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iPhone 14 Pro chip leak could be bad news — here's why

iphone 14 pro render
(Image credit: Front Page Tech / Ian Zelbo)

The iPhone 14 Pro may not be quite the step up from the current generation that fans are hoping for. 

According to the leaker ShrimpApplePro (opens in new tab), the A16 Bionic chipset set to power the upcoming Pro versions of the iPhone 14 will retain the same 5nm manufacturing process of the A15, rather than moving to 4nm. In other words, it will keep the same amount of transistors per slice of silicon as the past three generations of iPhone.

Notably, this goes against previous supply chain rumors, and while ShrimpApplePro does describe the source as “fairly reliable” it should still be taken “with a big grain of MSG”.

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If correct, it would limit the generational performance improvement that would-be buyers can expect from the new iPhone 14 Pro, with improvements limited to a “slightly better” CPU, GPU and memory performance.

Specifically on the last point, ShrimpApplePro agrees with analyst Ming-Chi Kuo that the A16 will feature LPDDR 5 memory, which is both up to 1.5x faster and offers 30% more power efficiency than the LPDDR 4X memory used in the A15.

While these improvements are still undoubtedly nice to have, the real winner of this could be the vanilla iPhone 14, which is rumored to be keeping the A15 chip used in last year’s models. If the performance upgrade isn’t that big a deal, then maybe buyers don’t have too much to lose by opting for the cheaper pick this year. They won’t even have to miss out on the big-screen experience, as rumor has it Apple is ditching the mini for an iPhone 14 Max (though they may have to wait for it).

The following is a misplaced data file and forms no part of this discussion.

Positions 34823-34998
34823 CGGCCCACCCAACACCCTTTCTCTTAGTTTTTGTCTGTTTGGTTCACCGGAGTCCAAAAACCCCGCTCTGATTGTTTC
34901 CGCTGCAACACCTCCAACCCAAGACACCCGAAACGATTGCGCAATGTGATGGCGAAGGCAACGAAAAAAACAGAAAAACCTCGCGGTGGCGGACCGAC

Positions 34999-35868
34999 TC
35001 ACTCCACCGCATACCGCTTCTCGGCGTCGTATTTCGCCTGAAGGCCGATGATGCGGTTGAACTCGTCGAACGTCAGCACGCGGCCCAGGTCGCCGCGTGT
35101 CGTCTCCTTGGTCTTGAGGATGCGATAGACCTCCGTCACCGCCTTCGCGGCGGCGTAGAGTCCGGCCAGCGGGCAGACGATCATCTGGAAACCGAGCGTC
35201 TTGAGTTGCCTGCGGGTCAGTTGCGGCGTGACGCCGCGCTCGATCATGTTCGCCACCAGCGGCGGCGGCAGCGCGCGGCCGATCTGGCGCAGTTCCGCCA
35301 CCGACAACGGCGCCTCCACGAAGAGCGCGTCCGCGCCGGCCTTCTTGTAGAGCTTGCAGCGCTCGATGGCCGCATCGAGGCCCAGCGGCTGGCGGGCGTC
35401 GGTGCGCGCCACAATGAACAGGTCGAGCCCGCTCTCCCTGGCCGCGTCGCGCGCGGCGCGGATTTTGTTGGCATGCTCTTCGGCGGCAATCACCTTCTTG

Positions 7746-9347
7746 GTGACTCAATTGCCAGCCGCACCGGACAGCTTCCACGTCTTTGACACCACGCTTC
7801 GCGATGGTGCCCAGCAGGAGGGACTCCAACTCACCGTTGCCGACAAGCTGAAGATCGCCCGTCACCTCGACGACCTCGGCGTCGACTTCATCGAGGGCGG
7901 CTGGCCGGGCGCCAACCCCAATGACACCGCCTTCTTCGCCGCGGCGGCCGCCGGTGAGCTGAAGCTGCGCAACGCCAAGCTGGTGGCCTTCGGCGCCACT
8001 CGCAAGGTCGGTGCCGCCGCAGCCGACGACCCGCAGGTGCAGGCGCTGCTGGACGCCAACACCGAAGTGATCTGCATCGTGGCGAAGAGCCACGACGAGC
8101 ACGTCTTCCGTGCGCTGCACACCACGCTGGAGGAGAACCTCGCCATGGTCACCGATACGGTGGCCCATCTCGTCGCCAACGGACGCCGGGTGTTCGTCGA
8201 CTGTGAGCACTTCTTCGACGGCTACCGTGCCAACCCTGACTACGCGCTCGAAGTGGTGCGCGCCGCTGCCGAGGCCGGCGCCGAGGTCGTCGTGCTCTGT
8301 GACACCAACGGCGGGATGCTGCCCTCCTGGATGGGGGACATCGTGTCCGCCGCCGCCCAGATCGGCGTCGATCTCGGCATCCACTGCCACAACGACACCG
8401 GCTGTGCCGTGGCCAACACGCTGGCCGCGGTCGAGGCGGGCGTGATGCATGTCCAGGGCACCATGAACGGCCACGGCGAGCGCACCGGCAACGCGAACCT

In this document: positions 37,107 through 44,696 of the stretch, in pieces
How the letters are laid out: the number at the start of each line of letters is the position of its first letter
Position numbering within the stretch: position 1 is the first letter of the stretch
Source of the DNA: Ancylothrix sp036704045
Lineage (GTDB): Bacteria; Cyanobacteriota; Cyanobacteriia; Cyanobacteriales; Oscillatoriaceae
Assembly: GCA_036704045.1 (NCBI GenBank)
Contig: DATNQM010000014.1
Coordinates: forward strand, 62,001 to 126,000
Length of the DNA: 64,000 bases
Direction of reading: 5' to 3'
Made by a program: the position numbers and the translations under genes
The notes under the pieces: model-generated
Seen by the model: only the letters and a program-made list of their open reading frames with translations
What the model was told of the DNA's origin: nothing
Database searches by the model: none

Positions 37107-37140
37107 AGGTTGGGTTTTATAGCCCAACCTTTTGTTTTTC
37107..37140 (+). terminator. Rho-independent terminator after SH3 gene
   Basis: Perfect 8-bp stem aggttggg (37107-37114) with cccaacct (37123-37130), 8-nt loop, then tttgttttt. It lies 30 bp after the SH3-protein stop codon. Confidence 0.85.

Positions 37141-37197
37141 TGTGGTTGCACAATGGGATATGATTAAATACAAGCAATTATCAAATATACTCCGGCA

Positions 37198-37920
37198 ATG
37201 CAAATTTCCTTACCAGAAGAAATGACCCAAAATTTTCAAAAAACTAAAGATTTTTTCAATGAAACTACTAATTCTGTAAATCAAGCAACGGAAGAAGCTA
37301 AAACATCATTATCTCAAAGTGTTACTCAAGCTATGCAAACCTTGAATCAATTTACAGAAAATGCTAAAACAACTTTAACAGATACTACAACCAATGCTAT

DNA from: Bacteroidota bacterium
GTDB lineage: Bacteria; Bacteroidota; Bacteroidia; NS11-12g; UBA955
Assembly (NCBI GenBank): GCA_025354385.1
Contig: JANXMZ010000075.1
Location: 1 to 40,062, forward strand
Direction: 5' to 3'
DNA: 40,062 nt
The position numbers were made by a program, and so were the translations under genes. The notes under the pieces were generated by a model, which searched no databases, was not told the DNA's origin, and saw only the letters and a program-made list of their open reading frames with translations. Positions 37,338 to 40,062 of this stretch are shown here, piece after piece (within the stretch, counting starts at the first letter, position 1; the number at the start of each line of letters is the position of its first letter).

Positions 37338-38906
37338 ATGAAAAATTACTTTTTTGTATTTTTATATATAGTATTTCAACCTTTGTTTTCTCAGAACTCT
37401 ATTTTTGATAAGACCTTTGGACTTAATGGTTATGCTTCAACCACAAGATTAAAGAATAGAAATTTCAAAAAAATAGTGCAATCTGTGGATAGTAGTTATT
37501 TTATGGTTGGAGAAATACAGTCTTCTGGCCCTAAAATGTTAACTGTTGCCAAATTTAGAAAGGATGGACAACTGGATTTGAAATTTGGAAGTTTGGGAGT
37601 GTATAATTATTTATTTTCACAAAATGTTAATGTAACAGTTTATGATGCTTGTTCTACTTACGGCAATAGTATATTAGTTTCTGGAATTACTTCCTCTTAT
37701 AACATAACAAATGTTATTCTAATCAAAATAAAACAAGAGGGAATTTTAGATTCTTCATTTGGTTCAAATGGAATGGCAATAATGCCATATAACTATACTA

On top of this, ShrimpApplePro’s source has some insights into the Apple Silicon line of computer chips. Firstly, the M2 chip will jump directly to 3nm, meaning Apple will apparently skip 4nm entirely for its laptops and desktops. 

But before then, the M1 chip may get one final swansong with updated cores, the leaker claims. Following on from the vanilla M1 and its Pro, Max and Ultra variants, this new model will have energy-efficient “Blizard” cores paired with high-performance “Avalanche” ones.

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Whether this is the most powerful chip of all, and destined for the upcoming Mac Pro or just a twist on the original M1 for the MacBook Air 2022 remains to be seen.

Freelance contributor Alan has been writing about tech for over a decade, covering phones, drones and everything in between. Previously Deputy Editor of tech site Alphr, his words are found all over the web and in the occasional magazine too. When not weighing up the pros and cons of the latest smartwatch, you'll probably find him tackling his ever-growing games backlog. Or, more likely, playing Spelunky for the millionth time.